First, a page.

In an interview with Gamespot, Flying Wild Hog's CEO Michal Szustak shared some more information about the game. It's not an open-world shooter, but neither is it scripted and lineair like Call of Duty. As Szustak puts it, it's more like Doom where you have a level to traverse through with secrets hidden away. In true old school and hardcore fashion, there's no regenerating health either.
When asked about the game's PC exclusivity, Szustak echoed the sentiment of many a PC fan. "Our engine was built with one thought -- to be used in a first-person shooter that uses lots of physics and destruction, with outstanding graphics and also optimized to do the job well. There are many games published on PCs that are just ports from consoles, and we all know that today the power of a current-gen console is similar to a four- to five-year-old PC."
"If you want to show some amazing graphics, it's better and easier to develop the game for PCs. Also, in the era of movie-like shooters almost "on rails," with player-environment interaction as limited as possible, we wanted to create a game for old-school PC players, raised on all those forgotten Dooms, Quakes, and Painkillers."
Perhaps you were wondering about multiplayer?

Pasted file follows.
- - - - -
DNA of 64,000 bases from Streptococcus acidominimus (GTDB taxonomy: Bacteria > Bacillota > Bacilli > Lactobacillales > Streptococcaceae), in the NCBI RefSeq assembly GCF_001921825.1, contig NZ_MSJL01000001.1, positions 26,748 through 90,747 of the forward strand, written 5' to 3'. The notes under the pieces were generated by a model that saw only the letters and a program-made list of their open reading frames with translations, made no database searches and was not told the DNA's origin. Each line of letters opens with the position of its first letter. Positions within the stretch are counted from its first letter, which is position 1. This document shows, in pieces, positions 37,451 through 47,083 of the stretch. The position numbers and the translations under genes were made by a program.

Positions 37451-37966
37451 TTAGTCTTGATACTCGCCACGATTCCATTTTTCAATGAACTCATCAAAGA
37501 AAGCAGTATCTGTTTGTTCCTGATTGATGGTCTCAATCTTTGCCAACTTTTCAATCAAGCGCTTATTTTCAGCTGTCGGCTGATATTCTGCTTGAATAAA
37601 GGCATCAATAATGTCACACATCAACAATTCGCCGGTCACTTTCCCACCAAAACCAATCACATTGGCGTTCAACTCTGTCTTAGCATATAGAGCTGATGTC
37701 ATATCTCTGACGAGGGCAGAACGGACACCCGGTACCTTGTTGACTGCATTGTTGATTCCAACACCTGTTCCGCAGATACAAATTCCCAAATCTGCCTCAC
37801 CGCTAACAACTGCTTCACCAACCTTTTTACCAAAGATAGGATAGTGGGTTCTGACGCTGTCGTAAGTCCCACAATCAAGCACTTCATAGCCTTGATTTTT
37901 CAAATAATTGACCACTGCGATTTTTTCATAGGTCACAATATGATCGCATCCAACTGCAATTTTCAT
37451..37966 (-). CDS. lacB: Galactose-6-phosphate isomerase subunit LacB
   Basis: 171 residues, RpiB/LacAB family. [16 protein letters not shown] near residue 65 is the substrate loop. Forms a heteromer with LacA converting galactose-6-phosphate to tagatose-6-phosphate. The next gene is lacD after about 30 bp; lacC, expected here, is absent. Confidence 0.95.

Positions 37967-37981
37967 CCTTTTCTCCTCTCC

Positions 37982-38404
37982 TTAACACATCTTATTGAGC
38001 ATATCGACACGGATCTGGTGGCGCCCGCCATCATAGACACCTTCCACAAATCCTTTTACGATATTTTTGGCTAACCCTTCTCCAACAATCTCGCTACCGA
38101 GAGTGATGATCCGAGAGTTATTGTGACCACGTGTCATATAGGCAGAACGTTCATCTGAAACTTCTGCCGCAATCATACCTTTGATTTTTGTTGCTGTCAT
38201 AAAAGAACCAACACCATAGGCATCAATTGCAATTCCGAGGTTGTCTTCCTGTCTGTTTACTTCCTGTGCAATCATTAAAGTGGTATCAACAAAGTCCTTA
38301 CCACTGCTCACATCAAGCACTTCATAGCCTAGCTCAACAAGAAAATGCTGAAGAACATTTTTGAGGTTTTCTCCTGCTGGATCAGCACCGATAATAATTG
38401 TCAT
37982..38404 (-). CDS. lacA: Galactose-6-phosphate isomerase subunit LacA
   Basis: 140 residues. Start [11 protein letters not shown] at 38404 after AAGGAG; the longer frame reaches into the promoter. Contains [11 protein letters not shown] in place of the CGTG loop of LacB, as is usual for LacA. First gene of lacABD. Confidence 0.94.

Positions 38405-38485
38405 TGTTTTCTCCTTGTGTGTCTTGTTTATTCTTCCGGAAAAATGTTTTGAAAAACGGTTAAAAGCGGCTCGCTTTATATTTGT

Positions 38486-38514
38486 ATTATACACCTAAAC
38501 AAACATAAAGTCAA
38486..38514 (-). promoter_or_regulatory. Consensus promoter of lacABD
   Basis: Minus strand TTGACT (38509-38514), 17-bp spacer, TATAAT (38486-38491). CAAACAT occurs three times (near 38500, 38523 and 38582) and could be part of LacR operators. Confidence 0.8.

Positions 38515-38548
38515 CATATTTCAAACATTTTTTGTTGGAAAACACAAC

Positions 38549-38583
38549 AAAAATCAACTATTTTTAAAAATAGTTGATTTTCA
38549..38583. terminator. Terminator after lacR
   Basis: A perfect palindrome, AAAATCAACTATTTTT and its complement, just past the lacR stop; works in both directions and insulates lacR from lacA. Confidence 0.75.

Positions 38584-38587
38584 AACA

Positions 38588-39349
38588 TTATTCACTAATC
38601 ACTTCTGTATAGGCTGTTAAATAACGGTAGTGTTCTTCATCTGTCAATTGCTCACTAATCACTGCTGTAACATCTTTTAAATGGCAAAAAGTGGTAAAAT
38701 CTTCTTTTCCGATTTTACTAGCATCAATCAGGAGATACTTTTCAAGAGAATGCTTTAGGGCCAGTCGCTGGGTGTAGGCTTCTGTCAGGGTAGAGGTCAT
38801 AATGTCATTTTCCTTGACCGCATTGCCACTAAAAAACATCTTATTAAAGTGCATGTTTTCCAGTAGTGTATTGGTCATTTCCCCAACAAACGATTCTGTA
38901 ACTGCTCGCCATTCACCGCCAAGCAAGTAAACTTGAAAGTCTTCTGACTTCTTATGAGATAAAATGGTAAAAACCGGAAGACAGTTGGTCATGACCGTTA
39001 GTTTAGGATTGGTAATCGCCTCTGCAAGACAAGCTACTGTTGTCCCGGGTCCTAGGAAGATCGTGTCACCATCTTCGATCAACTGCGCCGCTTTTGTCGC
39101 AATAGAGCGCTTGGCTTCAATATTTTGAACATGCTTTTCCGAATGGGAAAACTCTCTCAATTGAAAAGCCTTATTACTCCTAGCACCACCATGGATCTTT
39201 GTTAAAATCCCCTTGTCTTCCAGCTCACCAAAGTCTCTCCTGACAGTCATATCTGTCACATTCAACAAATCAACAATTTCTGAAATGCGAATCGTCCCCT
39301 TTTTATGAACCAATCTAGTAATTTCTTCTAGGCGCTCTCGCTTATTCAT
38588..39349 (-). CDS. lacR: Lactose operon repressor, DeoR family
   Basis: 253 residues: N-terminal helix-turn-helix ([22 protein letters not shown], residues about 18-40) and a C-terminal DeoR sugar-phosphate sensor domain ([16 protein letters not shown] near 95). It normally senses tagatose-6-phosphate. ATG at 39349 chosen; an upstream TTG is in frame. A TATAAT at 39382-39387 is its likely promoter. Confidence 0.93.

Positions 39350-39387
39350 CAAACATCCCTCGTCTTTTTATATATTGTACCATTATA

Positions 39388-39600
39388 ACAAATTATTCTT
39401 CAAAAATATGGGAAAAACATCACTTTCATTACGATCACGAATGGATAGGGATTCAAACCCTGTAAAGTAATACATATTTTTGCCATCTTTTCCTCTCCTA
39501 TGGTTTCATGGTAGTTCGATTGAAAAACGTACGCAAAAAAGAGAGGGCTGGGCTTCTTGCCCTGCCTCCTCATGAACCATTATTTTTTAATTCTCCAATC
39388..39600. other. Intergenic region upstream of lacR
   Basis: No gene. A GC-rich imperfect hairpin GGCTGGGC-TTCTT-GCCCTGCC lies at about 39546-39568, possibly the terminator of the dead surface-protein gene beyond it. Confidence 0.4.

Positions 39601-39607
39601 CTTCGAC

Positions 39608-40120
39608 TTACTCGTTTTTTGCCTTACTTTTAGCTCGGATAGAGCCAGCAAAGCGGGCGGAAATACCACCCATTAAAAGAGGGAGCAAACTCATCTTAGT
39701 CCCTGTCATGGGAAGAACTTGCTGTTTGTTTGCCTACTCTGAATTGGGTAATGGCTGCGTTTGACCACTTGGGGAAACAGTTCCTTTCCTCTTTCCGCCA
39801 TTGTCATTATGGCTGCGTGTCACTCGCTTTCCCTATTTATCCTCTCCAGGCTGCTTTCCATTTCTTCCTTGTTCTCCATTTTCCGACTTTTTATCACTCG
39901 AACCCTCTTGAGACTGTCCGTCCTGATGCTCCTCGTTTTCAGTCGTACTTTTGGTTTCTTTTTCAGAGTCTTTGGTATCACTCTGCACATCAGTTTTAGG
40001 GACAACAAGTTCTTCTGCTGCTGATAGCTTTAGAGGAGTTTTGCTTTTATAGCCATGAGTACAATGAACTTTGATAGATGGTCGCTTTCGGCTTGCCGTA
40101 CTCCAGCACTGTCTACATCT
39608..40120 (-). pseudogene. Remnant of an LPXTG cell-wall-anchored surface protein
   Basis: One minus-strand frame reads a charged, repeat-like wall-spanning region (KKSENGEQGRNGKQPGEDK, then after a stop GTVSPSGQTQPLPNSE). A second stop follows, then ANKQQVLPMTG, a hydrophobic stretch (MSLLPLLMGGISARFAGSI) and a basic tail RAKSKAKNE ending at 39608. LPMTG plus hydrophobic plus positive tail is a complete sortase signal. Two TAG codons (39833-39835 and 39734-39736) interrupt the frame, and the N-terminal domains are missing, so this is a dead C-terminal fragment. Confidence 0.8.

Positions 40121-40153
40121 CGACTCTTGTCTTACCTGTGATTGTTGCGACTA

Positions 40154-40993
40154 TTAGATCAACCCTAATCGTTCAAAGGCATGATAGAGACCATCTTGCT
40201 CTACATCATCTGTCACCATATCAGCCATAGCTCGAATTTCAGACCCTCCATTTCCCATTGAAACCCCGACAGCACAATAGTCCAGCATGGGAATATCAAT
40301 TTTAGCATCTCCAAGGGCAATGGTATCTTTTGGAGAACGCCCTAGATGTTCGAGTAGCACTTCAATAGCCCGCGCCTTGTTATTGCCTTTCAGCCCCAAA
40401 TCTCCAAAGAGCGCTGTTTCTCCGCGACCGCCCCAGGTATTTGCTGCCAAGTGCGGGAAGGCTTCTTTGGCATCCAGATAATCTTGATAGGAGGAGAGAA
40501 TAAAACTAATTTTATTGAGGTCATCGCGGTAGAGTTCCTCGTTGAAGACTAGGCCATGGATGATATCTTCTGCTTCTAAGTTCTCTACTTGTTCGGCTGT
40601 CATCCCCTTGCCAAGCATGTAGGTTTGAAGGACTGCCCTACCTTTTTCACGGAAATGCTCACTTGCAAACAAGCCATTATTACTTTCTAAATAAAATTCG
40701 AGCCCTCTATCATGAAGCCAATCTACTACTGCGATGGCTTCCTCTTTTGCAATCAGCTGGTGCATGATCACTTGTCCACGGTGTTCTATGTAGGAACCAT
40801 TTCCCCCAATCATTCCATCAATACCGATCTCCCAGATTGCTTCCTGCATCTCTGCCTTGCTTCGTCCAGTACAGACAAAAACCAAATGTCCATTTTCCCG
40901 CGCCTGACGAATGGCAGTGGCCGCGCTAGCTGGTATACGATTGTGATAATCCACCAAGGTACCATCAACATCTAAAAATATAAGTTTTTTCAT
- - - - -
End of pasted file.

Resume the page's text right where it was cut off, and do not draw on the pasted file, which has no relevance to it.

"There is none! Seriously, you can gather achievements and level scores and compare them to your friends -- that's all. Why? Because nowadays there are just too many games focused only on multiplayer. We had to choose whether we wanted to put all our efforts into creating the best single-player experience or add a multiplayer mode just to fill the check box and still get it done worse than in other games focused on multiplayer modes."
Instead of half a singleplayer campaign and multiplayer nobody plays a month after release, we're getting a full singleplayer game with the option to go back and try different approaches using the different weapons, grenades, and mines at our disposal.
So here we have it. A PC game with no regenerating health, no scripted corridor levels, not set in World War II or a "modern warfare" era, a pure focus on singleplayer, and a developer devoted to giving us the type of game that has been sorely lacking in recent years.
Hard Reset is sounding better and better the more I hear about it, so let's hope it lives up to the expectations when it's released this September.